I’ve always placed great stock in the drama tenet, “Action is character.” What an actor/person does in significant part defines their character, or lack of same.
Conversely, in some situations, what someone doesn’t do can be equally defining or revealing. A couple of those involving the Bears are worth noting, because they suggest things about John Fox and and his staff, and perhaps a bit of what players think of them.
Nothing stunning, just a case of when you pull the camera back for a little wider angle, a broader picture forms out of seemingly separate or isolated incidents. Fox has never lost his teams through three generally miserable seasons, those teams consistently played hard through bad times. A handful of specific situations offer some insight into perhaps why:
The Cohen conundrum
Fox and offensive coordinator Dowell Loggains came in for scalding criticism for their recent seeming under-utilization of running back Tarik Cohen. The closest either came to laying out the real reason was a reference to concerns about the rookie’s pass-protection capabilities, no small issue against Green Bay and coordinator Dom Capers’ blitz proclivities; coaches want to see Mitch Trubisky wearing a Bears uniform, not Clay Matthews.
Cohen may be the Bears’ leading receiver, but if a back can’t present the viable option of pass protection, the offense is limited even more than it already is anyway with a rookie quarterback.
Come forward a week: Overlooked in the aftermath of the loss to Detroit, in which Cohen was not part of the hurry-up offense driving for a winning or tying score, was the fact that Cohen simply didn’t know the plays well enough in that situation. Fox didn’t say so. Neither did Loggains.
Asked afterwards what he wasn’t solid with, Cohen owned it: "Probably the hurry-up plays at those positions. I know certain plays at those positions, but to open up the whole playbook with me, I’ll have to learn all of those plays.”
Should he have been up to a faster speed in week 10? That’s another discussion. But like it or not, his coaches were not going to be the ones to out him.
The Howard hassle
Jordan Howard finished 2016 second to only Dallas’ Ezekiel Elliott in rushing yardage. He began the year inactive for game one and lightly used in games two and three. The reason Loggains gave from the podium was that coaches didn’t really know what they had in Howard.
Yes. They did. But Loggains didn’t cite Howard for not being in shape to carry the load the offense needed. Neither did Fox.
“I should’ve been in better shape,” Howard said at the outset of training camp last July. “I should’ve been playing earlier if I would’ve handled what I had to do.”
Some very effective coaches have used public embarrassment for motivation; Mike Ditka assessed that he wasn’t sure Donnell Woolford could cover anybody, and Buddy Ryan summarized that “No. 55 [Otis Wilson] killed us,” for instance.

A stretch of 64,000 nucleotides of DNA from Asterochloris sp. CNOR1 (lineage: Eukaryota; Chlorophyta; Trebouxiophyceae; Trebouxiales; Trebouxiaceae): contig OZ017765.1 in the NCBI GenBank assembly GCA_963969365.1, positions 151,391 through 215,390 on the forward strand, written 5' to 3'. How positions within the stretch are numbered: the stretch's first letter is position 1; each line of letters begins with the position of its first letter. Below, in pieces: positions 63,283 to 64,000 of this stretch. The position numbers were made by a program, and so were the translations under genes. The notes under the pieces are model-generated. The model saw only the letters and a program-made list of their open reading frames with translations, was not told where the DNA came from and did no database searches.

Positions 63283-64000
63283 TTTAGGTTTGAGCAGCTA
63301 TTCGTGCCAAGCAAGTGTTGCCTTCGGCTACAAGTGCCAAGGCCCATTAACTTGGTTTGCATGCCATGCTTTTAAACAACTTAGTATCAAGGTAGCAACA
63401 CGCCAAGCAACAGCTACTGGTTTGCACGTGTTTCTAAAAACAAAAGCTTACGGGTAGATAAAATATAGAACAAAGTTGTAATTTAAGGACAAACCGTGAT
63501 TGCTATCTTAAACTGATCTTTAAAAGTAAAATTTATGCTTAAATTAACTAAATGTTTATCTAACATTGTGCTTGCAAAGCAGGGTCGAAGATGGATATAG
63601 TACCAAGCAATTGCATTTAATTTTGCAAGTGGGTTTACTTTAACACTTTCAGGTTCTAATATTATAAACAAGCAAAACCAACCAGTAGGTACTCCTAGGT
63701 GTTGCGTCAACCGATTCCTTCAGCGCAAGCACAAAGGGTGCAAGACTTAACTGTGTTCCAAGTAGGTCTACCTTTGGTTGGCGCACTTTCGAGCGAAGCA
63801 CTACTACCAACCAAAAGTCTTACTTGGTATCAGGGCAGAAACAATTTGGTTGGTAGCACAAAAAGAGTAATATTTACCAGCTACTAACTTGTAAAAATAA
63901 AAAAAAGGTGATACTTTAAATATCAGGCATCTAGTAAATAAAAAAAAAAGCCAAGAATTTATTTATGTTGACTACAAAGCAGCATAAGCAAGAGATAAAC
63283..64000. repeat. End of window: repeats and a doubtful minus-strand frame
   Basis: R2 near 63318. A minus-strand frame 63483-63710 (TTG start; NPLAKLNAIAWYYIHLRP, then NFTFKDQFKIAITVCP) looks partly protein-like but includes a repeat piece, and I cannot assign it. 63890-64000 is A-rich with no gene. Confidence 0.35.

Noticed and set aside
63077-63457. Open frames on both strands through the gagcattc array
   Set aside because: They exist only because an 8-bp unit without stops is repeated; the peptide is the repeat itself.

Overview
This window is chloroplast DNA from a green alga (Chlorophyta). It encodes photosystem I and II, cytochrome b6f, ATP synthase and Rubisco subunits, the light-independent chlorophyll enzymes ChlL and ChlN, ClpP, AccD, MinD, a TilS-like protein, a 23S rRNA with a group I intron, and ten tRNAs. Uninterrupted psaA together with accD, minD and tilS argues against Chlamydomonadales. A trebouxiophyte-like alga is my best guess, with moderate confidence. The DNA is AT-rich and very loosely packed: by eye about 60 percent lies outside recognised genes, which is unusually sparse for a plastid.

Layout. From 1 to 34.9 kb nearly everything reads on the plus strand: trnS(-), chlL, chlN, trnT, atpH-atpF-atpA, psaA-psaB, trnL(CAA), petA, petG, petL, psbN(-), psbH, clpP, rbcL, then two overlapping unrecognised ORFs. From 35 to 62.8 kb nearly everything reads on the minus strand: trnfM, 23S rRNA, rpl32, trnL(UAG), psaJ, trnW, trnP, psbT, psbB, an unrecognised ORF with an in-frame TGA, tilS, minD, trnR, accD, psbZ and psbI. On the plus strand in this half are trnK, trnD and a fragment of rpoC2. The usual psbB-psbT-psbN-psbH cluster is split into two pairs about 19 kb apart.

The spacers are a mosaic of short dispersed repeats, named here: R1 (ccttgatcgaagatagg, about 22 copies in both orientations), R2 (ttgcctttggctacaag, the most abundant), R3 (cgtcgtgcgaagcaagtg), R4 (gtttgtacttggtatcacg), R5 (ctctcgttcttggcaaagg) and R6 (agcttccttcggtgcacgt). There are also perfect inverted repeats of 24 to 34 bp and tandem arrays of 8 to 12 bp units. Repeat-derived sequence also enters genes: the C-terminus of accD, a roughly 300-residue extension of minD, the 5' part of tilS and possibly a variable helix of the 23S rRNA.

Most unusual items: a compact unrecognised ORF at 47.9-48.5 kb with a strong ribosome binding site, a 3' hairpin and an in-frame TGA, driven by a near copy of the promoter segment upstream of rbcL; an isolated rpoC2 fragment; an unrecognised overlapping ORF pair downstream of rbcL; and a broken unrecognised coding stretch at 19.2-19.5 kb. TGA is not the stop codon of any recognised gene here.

Fox and his staff don’t do that and they’ve have taken the heat for their players, which does frustrate those tasked with accurately reporting sometimes hard information.
Fox’s tenure has been awash in major injuries to pivotal players. He has made points in his locker room by shielding those players and their issues whether outsiders like it or not.
That started back with Kevin White and the infamous stress fracture that Fox was accused of knowing about and lying that he didn’t. The real situation was that medical opinions (and the Bears had gotten a bunch) were divided to the point where the Bears opted against surgery until it was conclusive that the shadow on an x-ray was indeed a fracture. Fox refused to call the injury a stress fracture with the doctors so divided, and he was pilloried for it. But not in his locker room.
The organization very much needed Pro Bowl lineman Kyle Long this season for an offense that certainly wasn’t going to live on the arm of Mike Glennon. Long was testy and combative during training camp, and “honestly I’ve been champing at the bit to get back,” he conceded, “but they’ve done a good job of pulling the reins a little bit and making sure that I understand that it’s a long season.”
Small things, not necessarily connected, but as Fox’s third season winds down, what his team shows will factor into decisions on his future. The Bears right now, after the Green Bay and Detroit losses effectively ended the “hope” part of their season, are entering that dreary phase of a year when effort will be critiqued as critically as performance.
The on-field results now will say something about character, Fox’s own and the collective one he has worked to instill since January 2015.